ON SECOND THOUGHTS... DOES PLASTIC REALLY MAKE US SAFER? In the latest edition of our ongoing series, US-based environmental advisor Holly Kaufman asks whether plastic is a healthy choice.


he server at the bakery near my house used to pluck out a muffin for me after reaching into the glass case with a square of waxed paper. Now the woman behind the counter dons a pair of clear vinyl gloves to grab my treat, takes my money, tosses the gloves in the bin, and repeats the process for the next customer. When I asked why she put on a new pair of gloves for every transaction, she said that the owner required it because of COVID. Even at the local farmers’ market, where the entire neighbourhood flocks every Sunday to stock up on organic fruits and vegetables, juice samples are now doled out in tiny plastic jars. My suggestion to the vendor to use recycled paper tasting cups was not well received. She said, “With COVID, customers don’t feel comfortable with paper. They want plastic.” And this is the myth we must dispel – that plastic somehow makes us safer. In both of these stories, plastic was not only unnecessary, it was less sanitary. The only reason that plastic was used is because people believe that plastic protects them more than – in these cases – waxed paper or a paper cup. Plastic gloves have even replaced the more effective hand washing with soap and water. Touching money, a doorknob or your face with gloves on defeats the purpose of wearing the gloves – it contaminates them. Even the World Health Organization (WHO) says that, “The use of gloves when not indicated represents a waste of resources and does not contribute to a reduction of cross-transmission. It may also result in missed opportunities for hand hygiene.” Before COVID, the world was already drowning in discarded single-use plastic. Since COVID, reports from around the world show that massive amounts of ‘disposable’ protective equipment like gloves, masks and ‘hygienic’ coverings and casings of all kinds are clogging sidewalk drains and washing into rivers and oceans, all because of the myth that these items are more sanitary than washable, reusable and refillable ones. In the US, plastics associations and companies have claimed ‘an abundance of caution’ as the reason to reinstate widespread use of single-use plastic bags. But were we really operating out of an abundance of caution, we would avoid using plastic wherever possible. Plastic is a terrific vector for disease, as pathogenic microbes can accumulate on floating

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plastic and bring gastroenteritis, septicemia, and other maladies to new places and people. Plastic exposes us to a stew of petrochemicals that is harmful to human and ecological health, and plastics are a significant and growing contribution to climate change. Human health impacts are particularly acute in frontline communities near fossil fuel extraction sites, refineries, and plastic and petrochemical manufacturing plants, all of which emit toxic and carcinogenic chemicals into the air, water and soil. The COVID-19 pandemic has resulted in a surge of production, consumption, and ‘disposal’ of ‘use-once’ personal protective equipment (PPE) including face masks, gloves, and disinfectant wipes, all of which contain plastic. Globally, estimates are that 65 billion gloves and 129 billion masks have been used monthly during the COVID-19 pandemic, or nearly 3 million face masks per minute, many of which fall out of pockets and trash cans and otherwise contribute plastic pollution. PPE waste from the medical sector is generally tightly regulated and specialized waste management systems often involve waste sterilization and incineration. This tsunami of publicly generated, potentially infectious PPE waste is a new phenomenon with no waste collection and management strategy. It has also spawned illegal trade in used, dirty gloves. So how do we stay safe from COVID and minimize the ill-effects of copious plastic use? It’s time to dispel the fantasy of plastic. Let’s wash our hands well with soap and water instead of using plastic gloves; wear well-fitting, multi-layer cloth masks for everyday use; and dispense with the wipes and other plastic-containing gear that is causing us and the rest of the n planet more harm than health. Holly Kaufman is an environmental advisor with over three decades of experience designing and managing projects that integrate social and economic concerns into environmental protection and restoration. She served on President Clinton's delegation to the UN climate treaty negotiations, including as head of bilateral diplomacy at the US Department of State and of the climate change and national security portfolio at the US Department of Defense. For more information, see and LinkedIn, and follow her @Holly_Kaufman.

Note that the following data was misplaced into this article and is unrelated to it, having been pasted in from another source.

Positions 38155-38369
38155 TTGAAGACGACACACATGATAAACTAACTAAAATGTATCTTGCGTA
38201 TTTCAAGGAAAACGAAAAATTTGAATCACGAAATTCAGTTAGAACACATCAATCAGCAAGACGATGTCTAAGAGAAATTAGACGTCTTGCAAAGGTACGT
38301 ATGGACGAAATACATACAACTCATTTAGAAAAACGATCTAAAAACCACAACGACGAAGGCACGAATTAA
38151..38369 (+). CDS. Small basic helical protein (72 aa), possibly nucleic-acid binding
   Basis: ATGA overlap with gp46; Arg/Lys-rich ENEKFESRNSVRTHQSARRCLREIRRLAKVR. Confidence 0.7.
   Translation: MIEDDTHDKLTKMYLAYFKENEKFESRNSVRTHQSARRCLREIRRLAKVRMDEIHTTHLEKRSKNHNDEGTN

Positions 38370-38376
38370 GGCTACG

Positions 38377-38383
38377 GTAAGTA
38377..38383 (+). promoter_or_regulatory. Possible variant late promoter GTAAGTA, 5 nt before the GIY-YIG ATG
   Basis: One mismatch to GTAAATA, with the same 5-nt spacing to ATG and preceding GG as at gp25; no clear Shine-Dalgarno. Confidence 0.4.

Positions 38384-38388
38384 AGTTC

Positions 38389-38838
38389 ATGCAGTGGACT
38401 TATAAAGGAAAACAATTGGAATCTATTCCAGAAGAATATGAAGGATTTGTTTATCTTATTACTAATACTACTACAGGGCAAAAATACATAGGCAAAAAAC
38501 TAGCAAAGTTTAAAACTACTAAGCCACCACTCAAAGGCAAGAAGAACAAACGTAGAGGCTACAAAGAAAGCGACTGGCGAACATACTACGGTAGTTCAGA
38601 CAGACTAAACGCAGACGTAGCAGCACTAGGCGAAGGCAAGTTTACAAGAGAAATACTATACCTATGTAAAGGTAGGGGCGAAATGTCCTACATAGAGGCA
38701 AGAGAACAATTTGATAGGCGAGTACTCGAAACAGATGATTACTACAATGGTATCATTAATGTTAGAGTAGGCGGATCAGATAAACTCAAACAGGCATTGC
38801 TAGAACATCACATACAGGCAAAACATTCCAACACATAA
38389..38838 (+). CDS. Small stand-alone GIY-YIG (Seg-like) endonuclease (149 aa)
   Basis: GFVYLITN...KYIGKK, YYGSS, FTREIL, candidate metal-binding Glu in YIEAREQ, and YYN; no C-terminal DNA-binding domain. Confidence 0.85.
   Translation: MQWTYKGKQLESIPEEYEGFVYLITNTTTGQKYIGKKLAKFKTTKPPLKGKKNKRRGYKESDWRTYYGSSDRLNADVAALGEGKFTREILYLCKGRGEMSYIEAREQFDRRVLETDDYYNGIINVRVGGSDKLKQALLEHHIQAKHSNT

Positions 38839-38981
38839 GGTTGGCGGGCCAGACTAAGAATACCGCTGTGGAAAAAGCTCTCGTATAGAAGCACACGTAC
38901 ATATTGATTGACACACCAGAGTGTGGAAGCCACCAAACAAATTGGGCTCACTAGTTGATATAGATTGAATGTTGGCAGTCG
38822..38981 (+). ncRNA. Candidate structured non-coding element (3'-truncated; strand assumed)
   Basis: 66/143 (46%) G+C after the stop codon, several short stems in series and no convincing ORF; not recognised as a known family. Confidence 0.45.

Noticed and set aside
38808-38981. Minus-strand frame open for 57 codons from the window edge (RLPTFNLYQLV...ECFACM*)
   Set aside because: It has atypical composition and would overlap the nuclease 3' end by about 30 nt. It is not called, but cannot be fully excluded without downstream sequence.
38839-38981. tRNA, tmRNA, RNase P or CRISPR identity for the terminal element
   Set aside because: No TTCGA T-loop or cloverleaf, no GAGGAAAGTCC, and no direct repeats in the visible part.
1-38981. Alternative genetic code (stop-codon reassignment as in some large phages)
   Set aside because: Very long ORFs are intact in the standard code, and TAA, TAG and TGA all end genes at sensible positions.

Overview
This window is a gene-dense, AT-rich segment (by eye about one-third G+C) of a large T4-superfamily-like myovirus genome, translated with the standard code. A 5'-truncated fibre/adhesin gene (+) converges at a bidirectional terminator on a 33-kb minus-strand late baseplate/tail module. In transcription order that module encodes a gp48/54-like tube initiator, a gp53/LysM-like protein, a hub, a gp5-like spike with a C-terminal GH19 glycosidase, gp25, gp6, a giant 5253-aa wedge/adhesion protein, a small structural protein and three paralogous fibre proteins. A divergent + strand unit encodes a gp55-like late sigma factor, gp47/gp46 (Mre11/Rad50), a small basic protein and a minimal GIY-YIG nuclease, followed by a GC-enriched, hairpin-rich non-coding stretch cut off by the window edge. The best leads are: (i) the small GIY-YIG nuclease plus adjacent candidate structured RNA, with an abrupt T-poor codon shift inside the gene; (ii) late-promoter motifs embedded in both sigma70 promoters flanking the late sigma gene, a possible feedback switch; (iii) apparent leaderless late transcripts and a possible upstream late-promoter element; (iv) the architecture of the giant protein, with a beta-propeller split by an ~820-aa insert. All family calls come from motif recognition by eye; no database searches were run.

The Sustainability Awards

The world’s most prestigious competition for sustainable packaging innovation will be back in 2022, and opens for submissions on 10th January. Every year engagement with the Sustainability Awards grows: more entries and greater global impact. If you have collaborated on a significant packaging innovation or initiative aimed at improving environmental footprints, why not submit your work to be assessed by our international, expert judging panel and showcased as part of industry’s collective, worldwide effort to making packaged goods sustainable?

For full details about the Sustainability Awards and to enter (for free) visit: PLATINUM SPONSORS